Trying to get chickens to do anything is ... well, it’s for the birds.
Unless you’re 9-year-old Rebekah Albright. Then you and your hen Bella have it all figured out.
The duo, with help from mom Tiffany, dominated the 18th annual Poultry Drag Races on Sunday afternoon at the Pierce County Fair in Graham.
And to think, Rebekah wasn’t even going to enter the comical competition.
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“I didn’t expect it at all,” she said. “I’m really impressed.”
The NCRA-sanctioned Poultry Drag Races started in 2000 as a way to get kids to stop asking when they could break down the poultry barn on the county fair’s final day, race founder Mike Craig said.
“It’s all tongue-in-cheek,” Craig said.
Craig refers to the poultry poop that pops up on the 12-foot-long track as “oil slicks.” (He swears the track is a quarter-mile, just in chicken miles.) Chicken racers need to win the preliminary rounds so they can get lane choice later. Even the National Chicken Racing Association acronym is making light of the National Hot Rod Association sanctioning body.
The rules are pretty simple: Whichever bird gets from one end of the drag to the other wins. If neither bird makes it within 30 seconds, whichever one gets farther down the track advances. Baiting your bird along with feed, seed or even watermelon is allowed.
And you can’t throw your bird down the track at the start of the race. That will get you disqualified — as will doping.
“If we suspect any high-protein feed or performance-enhancing drugs, it’s a mandatory teardown and barbecue after the race,” Craig said sarcastically.
Craig has been involved with the races since the beginning, and he proudly noted that his daughter Melinda still holds the record for fastest race (2.0 seconds back in 2001).
On Sunday, it only took two races for one of the avian competitors to leave an “oil slick.”. More than once, the chickens ran off after the race, holding up the competition just long enough for the bird to be wrangled.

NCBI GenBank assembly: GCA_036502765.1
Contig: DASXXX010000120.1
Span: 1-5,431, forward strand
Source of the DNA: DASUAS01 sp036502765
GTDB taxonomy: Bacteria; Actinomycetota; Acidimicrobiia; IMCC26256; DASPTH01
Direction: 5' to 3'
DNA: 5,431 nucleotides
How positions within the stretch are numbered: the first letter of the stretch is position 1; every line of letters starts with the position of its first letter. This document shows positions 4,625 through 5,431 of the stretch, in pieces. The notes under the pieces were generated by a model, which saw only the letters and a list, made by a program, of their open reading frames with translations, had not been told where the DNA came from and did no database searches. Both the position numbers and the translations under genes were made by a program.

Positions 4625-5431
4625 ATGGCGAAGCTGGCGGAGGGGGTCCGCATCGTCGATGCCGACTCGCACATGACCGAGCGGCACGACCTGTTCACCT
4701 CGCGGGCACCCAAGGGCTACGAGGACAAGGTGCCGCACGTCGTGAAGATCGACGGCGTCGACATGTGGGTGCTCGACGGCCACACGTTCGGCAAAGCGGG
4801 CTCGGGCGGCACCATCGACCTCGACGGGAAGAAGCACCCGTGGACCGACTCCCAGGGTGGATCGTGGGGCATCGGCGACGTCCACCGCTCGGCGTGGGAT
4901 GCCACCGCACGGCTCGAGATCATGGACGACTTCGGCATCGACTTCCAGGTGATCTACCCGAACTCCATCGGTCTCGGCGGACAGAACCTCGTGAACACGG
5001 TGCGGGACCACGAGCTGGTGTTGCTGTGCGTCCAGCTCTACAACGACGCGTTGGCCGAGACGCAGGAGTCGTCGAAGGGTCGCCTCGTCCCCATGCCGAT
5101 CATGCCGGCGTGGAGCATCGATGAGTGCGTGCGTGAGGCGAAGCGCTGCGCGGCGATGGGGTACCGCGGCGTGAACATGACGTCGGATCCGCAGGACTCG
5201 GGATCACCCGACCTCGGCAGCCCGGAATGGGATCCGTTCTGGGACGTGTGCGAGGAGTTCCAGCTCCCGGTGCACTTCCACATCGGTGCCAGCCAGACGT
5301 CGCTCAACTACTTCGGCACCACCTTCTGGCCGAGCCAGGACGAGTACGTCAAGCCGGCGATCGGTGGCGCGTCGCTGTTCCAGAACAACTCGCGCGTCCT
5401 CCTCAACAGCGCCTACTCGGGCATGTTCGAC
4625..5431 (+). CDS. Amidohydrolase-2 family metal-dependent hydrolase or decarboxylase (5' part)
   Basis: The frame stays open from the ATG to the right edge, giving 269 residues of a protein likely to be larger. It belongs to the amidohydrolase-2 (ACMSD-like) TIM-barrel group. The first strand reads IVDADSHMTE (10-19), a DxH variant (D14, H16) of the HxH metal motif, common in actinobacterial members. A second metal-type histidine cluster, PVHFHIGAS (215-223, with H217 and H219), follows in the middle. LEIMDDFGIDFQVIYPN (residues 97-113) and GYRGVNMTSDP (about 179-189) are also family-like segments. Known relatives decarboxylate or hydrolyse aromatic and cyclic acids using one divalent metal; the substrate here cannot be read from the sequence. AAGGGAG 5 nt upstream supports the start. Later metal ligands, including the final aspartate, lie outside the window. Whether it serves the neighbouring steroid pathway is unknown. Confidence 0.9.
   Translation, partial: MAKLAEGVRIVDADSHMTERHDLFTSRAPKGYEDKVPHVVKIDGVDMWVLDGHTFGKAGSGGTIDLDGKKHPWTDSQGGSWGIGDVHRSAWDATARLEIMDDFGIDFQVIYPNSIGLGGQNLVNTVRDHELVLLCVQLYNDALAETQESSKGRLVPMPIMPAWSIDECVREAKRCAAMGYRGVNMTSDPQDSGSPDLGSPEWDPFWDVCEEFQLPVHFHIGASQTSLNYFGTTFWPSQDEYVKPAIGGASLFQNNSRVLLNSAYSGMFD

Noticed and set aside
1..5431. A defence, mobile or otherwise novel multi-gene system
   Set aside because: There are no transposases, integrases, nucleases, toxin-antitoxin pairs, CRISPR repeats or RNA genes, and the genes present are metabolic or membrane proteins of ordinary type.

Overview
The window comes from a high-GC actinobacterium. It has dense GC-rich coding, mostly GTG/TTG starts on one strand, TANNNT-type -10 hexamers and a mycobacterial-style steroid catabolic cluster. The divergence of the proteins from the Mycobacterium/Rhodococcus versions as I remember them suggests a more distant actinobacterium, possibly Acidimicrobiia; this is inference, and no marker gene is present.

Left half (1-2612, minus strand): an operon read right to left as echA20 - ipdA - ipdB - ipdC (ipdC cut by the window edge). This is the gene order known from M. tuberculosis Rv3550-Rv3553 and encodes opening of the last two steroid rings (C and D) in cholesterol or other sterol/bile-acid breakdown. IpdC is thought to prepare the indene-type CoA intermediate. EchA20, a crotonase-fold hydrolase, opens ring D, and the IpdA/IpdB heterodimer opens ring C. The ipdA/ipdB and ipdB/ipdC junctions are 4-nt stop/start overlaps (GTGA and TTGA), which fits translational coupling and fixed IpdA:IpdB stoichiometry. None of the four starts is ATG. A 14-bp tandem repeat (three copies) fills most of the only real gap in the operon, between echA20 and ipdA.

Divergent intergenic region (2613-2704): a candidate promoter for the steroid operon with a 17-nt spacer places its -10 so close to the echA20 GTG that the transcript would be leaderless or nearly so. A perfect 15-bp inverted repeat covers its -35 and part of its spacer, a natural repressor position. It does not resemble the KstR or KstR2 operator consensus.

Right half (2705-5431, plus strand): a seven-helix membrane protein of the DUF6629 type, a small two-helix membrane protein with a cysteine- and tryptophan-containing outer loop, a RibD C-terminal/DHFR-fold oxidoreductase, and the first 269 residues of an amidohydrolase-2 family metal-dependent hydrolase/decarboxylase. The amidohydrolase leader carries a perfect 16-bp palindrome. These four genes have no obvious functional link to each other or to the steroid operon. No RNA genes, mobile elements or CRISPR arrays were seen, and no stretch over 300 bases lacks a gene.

The races were all announced by the emcee for the kids’ pedal tractor pulls, who did it between races.
Unlike many of their competitors, the Albrights didn’t use any bait for Bella during the competition. Instead, they stood at each end and goaded the chicken into doing what they wanted.
“I had a strategy,” Tiffany said, laughing. “It was to give it space to get out and to trick it into thinking it could run away.”
She’s been a 4-H mom since her oldest daughter, now 19, started raising rabbits. She lets her kids do their thing: They feed the animals, they pay for the feed, they take care of them.
“I don’t do anything but tell them to clean the chickens before fair,” she said.
Rebekah picked Bella, her 3-year-old Buff Orpington hen, because she’s the most hyper of her three chickens. (She also raises three ducks as well as rabbits in Pierce County 4-H.)
“I was feeling kinda a little bit nervous,” said Rebekah, who was racing her chickens for the first time Sunday. “I wasn’t worried because I knew even if I didn’t get first, I knew I would get a ribbon, period.”
Not only did they get that, but Rebekah and Bella got a trophy for their efforts — the size of which is dictated in the three-page NCRA rulebook — topped with a metallic chicken. It ought to look good next to the reserve champion ribbon she got for showing one of her other chickens at the fair this year.